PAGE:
Cracked gauges have a certain quality that hearkens to movies, I think. One can imagine the gauges going off the scales before dramatically cracking, throwing glass right at the camera. This damage, however, is unfortunate vandalism.
At the end of a conveyor belt and poised over a loading station, it’s easy to image the tinny sound of chicken feed sliding across the metal. Like sand on the old-fashioned stainless steel playground slides.
When a big motor rusted free of its ceiling mount, it smashed onto this workbench.
Sugar mills have endless numbers of pipes, washers, seals, and flanges to connect all of the equipment. This is where the spare parts were all stored by size and rating.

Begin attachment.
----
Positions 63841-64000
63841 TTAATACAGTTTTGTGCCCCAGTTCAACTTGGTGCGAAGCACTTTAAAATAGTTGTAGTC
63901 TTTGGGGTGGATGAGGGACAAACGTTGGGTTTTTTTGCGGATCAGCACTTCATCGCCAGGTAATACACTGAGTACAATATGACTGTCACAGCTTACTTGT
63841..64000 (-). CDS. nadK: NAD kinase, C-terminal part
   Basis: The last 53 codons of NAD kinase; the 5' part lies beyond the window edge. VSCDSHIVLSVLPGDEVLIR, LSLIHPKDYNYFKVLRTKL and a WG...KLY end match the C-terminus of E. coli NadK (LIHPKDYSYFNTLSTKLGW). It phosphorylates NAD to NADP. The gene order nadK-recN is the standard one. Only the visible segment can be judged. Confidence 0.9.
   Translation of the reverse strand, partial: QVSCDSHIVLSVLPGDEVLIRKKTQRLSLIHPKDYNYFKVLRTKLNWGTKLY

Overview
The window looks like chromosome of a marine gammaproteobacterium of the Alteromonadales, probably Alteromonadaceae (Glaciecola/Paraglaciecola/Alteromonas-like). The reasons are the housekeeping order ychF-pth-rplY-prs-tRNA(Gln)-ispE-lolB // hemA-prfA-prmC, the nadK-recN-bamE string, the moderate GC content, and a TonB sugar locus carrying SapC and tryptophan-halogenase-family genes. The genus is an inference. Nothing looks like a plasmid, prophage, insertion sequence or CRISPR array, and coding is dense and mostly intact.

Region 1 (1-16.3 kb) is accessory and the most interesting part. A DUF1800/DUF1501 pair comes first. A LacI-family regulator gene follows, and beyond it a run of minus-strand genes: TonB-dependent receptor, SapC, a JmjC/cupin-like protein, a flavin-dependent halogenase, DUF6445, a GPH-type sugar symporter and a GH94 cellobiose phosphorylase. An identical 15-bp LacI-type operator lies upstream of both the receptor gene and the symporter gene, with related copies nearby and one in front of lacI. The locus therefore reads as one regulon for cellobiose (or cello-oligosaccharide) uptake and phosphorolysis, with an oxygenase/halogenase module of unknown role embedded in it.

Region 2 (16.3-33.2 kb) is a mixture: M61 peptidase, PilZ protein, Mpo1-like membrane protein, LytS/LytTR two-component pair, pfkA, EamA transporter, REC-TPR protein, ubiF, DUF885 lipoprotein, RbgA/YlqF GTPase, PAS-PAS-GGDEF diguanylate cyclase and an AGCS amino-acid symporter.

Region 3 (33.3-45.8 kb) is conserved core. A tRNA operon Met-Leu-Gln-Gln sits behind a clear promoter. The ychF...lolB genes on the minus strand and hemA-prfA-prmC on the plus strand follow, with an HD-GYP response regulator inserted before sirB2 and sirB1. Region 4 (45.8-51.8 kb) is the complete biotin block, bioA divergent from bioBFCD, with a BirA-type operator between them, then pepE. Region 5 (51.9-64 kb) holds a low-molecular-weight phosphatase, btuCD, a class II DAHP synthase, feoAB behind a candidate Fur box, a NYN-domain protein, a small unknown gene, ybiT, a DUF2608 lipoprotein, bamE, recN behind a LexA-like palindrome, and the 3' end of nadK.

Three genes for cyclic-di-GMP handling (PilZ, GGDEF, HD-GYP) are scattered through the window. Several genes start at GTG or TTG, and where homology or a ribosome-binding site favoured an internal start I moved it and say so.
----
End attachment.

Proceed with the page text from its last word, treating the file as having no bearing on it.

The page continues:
Steel mine hoists, near the place they worked, wait for scrap prices to justify their final removal from Osceola, Michigan.
An alarm panel in the powerpplant, now demolished.
Street lights and pavement are some of the obvious signs a town used to be here.
The conveyor belt prevented cranes from accessing the left side of the dock, so cranes were mounted to the gantry crane to maintain the ore chutes on the side.
“Daisy”… probably for the mill, as it was unusual for women to work at Daisy.
The spiral staircase ends in the basement, where two oil tanks (for the lantern) and a freshwater tank (for the Keeper) were stored. The basement consists of two long arched vaults like this.